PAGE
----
But there is an obsession that has gripped this country in the past seventy years, which compels us to honor a national religion. That faith is not Christianity, Judaism, Islam or any of the other more established orthodoxy. It is a religion called “unique.”

When I drove my van into the state of California in 2012 with my new message, “NoOne is better than anyone else,” I leaped headlong into the chasm of this rocky philosophy. Two objections were immediately raised. Of course, in California they prefered to refer to them as “considerations,” so we shall defer to their wishes.

Consideration One: “Jonathan, it’s not a case of being ‘better.’ Just ‘different.'” I have dubbed this “snowflake syndrome.” Each one of us was taught that every snowflake is different from every other, and therefore, every human being is precisely formed to the configuration of his or her own soul’s journey. Let me point out a few things:

  1. Who really knows that every snowflake is different? This is not a scientific fact. It is an assertion, since not every snowflake has been placed on the measuring table.
  2. As they fall, they all look like snow.
  3. To discover these subtle differences, one has to use a microscope. Even if we ARE drawing the parallel of snowflakes to human beings and we DO buy into the concept of complete individuality of snowflakes, human beings were never meant to be viewed under a microscope.

I do not know why we are so obsessed with being unique–thinking it makes us intrinsically more interesting. The truth is, we are fascinating because of our commonality. We are given life by a God who tells us that there is “no temptation that is not common to all men.” Yet we insist that the differences among us–which are actually quite miniscule–establish a kind of unspoken supremacy over our neighbor. Now, we wouldn’t call it supremacy. We would refer to it as preference, choice or birthright. But it is a way of separating us as humans instead of finding the more intelligent path of calling it snow instead of a bunch of flakes.

Consideration Two from California, was this: “It is true, Jonathan, that no one is innately better, but some folks have better values.” You can see, this is another tenet of the teaching of uniqueness. In other words, “I quarantine myself from the world by possessing a code of spiritual healthiness which I uniquely follow as a means of proving my difference from other people in the world around me.” We have to decide if this earth journey is about finding ways to make peace or focusing in on pieces of ourselves to make war with the friends around us.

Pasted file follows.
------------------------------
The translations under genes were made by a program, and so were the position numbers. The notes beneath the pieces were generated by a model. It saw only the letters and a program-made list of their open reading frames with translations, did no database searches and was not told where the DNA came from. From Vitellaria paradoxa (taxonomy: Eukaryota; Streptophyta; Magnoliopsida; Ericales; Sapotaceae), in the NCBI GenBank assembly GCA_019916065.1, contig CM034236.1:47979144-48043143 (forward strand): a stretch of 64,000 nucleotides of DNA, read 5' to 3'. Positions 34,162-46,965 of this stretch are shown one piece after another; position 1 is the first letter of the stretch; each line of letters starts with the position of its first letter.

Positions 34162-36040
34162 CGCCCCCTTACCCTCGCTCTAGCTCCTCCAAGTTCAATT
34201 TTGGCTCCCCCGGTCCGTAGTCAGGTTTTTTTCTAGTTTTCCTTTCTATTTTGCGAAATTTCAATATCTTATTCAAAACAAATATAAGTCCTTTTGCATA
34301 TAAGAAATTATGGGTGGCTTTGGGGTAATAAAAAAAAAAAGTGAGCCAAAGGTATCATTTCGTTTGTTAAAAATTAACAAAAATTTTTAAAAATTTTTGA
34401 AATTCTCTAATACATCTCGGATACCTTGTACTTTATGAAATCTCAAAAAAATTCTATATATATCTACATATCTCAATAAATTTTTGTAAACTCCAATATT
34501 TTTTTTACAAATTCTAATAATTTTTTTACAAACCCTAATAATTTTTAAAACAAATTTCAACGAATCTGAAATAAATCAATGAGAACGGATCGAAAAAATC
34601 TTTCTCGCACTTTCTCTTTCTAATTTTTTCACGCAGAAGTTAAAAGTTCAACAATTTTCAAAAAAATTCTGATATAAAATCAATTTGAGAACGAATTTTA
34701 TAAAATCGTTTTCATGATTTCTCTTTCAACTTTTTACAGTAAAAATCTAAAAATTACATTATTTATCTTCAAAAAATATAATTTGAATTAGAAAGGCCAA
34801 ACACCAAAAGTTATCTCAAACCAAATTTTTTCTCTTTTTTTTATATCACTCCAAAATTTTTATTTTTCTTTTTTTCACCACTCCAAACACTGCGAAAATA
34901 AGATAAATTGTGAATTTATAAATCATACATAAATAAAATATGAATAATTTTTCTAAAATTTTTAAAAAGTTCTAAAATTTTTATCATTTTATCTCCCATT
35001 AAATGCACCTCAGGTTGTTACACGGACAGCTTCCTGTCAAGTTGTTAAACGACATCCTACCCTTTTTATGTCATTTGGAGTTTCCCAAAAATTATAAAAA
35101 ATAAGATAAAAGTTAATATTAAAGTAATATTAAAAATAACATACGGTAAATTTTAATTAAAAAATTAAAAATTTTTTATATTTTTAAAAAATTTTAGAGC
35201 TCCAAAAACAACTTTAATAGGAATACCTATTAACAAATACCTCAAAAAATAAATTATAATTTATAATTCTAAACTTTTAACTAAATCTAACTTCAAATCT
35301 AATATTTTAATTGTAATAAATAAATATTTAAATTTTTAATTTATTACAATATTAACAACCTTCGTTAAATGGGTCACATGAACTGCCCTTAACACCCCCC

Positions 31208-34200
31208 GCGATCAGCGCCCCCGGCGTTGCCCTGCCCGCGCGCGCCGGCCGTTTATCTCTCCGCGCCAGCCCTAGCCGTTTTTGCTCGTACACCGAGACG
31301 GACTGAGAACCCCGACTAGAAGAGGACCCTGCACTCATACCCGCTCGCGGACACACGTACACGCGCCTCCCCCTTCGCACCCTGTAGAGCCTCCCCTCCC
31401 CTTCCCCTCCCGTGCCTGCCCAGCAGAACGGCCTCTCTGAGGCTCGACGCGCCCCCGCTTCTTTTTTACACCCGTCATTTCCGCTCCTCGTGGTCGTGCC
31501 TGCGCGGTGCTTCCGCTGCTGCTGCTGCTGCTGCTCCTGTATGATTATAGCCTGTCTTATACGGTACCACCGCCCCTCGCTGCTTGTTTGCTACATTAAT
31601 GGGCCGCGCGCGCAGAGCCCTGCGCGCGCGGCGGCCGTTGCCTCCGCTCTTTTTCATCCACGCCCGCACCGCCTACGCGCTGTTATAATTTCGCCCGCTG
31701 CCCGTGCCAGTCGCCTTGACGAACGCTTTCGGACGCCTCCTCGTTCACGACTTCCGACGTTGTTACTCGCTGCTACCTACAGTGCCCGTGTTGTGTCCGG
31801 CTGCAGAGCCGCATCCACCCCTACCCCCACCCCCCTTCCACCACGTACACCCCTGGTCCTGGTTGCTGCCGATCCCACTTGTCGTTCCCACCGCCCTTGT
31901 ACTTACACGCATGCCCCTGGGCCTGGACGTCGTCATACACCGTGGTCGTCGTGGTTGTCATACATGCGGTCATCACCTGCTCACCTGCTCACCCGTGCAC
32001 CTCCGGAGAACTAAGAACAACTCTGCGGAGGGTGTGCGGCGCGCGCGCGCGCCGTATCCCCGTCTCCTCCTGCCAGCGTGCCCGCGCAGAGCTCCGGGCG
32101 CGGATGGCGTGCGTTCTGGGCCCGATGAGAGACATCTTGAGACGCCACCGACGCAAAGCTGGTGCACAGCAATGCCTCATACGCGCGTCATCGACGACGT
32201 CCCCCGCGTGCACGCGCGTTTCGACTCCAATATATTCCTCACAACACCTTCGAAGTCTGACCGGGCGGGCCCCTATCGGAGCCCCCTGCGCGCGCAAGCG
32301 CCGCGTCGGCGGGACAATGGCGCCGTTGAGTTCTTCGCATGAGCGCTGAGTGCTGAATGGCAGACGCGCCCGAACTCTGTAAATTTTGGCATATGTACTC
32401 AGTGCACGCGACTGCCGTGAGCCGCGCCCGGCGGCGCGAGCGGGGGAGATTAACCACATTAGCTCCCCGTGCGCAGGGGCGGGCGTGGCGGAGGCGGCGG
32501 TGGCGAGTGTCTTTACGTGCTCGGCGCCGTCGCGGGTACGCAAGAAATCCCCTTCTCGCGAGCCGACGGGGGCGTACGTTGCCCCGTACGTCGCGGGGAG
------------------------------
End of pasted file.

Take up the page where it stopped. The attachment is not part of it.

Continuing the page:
This religion of uniqueness has become so ingrained in our society that it may be the only idea that cross-sects races, religions, politics, gender and generations. It is a certainty that if you tell a room full of people and tell them that 99% of the populace is identical to each other, you will meet resistance from those who will insist that you are intolerant, short-sighted and out of step with the times. They would fail to acknowledge that your statement, however, is basically true.

Why do we choose to focus on that one per cent that trails off onto a different path from the rest of humanity–unless it is a way to quietly express our supremacy? And supremacy is always the warpath to hurting others and breaking apart the brotherhood and sisterhood of humankind.

Even though California is considered to be a liberal state, when they were presented with the notion that “NoOne is better than anyone else,” many of those alleged “left-coasters” ran to the security of the religion of uniqueness so as to maintain a secret cult of domination. So there are those who will tell you that we are unique by difference, when the true pursuit of God is to find our commonality. Certainly there are a chosen few who will proclaim their uniqueness by their values, when merely possessing a belief system is not evidence whatsoever of quality. Jesus said that it is only by the fruit of our internal faith that our values are truly known.

So as I moved out of California into other areas of the country, I suddenly realized that I was doing battle with a great fire-breathing dragon, which appears to be the acceptable, normal way of thinking in our day and age, but really is preventing us from awakening our Sleeping Beauty. And that “Beauty” would be the commonality we all share. In other words: NoOne is better than anyone else.

So now I have identified the culprit. I have found the assailant of the peacefulness that could be administered one to another, which is being stolen from us by a hidden agenda of supremacy masked as uniqueness. What will happen next?

I moved from California later on in the year, into Alabama–and this is where I ran into The Alabama Allegations.

The producers of jonathots would humbly request a yearly subscription donation of $10 for this wonderful, inspirational opportunity